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Sleep Disorders

01 January 2019

Healthy sleep habits for kids pay off

Kids who don't get enough sleep on a consistent basis are more likely to have problems at school and develop more slowly than their peers who are getting enough sleep.

Good sleep routines can help children get the rest they need, researchers say.

For the new report, investigators reviewed 44 studies from 16 countries in North America, Europe and Asia. The studies included a total nearly 300 000 children, aged four months to 18 years.

Limiting technology use

"Good sleep hygiene gives children the best chances of getting adequate, healthy sleep every day. And healthy sleep is critical in promoting children's growth and development," said review leader Wendy Hall. She's a nursing professor and sleep expert at the University of British Columbia, in Canada.

"Research tells us that kids who don't get enough sleep on a consistent basis are more likely to have problems at school and develop more slowly than their peers who are getting enough sleep," she added in a university news release.

"We found good-to-strong endorsement of certain sleep hygiene practices for younger kids and school-age kids: regular bedtimes; reading before bed; having a quiet bedroom; and self-soothing – where you give them opportunities to go to sleep and go back to sleep on their own if they wake up in the middle of the night," Hall said.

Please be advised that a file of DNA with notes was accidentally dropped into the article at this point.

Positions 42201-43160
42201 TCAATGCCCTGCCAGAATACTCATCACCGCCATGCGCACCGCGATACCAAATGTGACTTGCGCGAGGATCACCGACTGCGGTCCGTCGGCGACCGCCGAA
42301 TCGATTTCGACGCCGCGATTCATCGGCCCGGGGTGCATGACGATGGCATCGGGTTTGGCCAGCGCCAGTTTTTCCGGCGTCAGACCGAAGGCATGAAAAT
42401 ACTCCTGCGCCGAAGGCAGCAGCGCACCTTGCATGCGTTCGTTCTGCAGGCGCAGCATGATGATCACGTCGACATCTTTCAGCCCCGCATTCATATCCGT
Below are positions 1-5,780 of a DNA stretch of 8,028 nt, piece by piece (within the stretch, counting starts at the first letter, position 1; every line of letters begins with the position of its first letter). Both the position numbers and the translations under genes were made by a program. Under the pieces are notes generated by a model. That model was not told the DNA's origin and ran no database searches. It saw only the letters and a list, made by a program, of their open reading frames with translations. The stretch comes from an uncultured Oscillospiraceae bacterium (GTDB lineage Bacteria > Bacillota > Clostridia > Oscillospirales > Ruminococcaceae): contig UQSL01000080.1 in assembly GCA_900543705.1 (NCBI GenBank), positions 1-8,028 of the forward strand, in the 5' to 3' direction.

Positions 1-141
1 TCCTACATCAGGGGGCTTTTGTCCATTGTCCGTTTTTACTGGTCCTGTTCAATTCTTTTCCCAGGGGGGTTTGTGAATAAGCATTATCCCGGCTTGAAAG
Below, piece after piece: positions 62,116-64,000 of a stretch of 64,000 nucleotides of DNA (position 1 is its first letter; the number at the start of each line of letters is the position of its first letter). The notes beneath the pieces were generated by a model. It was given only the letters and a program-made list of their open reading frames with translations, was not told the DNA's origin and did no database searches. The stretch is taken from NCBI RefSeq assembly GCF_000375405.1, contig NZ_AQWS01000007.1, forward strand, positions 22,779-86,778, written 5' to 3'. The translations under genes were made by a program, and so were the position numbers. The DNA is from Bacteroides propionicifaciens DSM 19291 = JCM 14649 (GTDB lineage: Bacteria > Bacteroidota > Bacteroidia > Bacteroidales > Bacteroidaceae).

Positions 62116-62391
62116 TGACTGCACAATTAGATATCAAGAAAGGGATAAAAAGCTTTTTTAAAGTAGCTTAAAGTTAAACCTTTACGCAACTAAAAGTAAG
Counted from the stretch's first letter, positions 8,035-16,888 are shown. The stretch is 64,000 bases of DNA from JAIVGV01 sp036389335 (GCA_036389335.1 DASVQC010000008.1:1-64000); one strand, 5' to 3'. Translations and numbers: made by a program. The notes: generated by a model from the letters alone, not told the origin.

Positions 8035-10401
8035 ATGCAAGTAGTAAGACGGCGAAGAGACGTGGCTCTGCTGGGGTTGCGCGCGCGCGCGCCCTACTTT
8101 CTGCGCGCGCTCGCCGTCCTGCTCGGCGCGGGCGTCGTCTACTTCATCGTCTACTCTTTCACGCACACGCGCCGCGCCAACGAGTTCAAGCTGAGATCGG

A regular bedtime is also beneficial for older kids, according to the findings published online recently in the journal Paediatric Respiratory Reviews.

The study also revealed the importance of limiting technology use just before bedtime or during the night when kids are supposed to be sleeping.

"One big problem with school-age children is it can take them a long time to get to sleep, so avoiding activities like playing video games or watching exciting movies before bedtime was important," Hall said.

Image credit: iStock

 

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Sleep disorders expert

Dr Alison Bentley is a general practitioner who has consulted in sleep medicine and sleep disorders, in both adults and children of all ages, for almost 30 years. She also researches and publishes on a number of sleep-related topics both in formal research journals and lay publications including as editor of Sleep Matters, an educational newsletter on sleep disorders for doctors.

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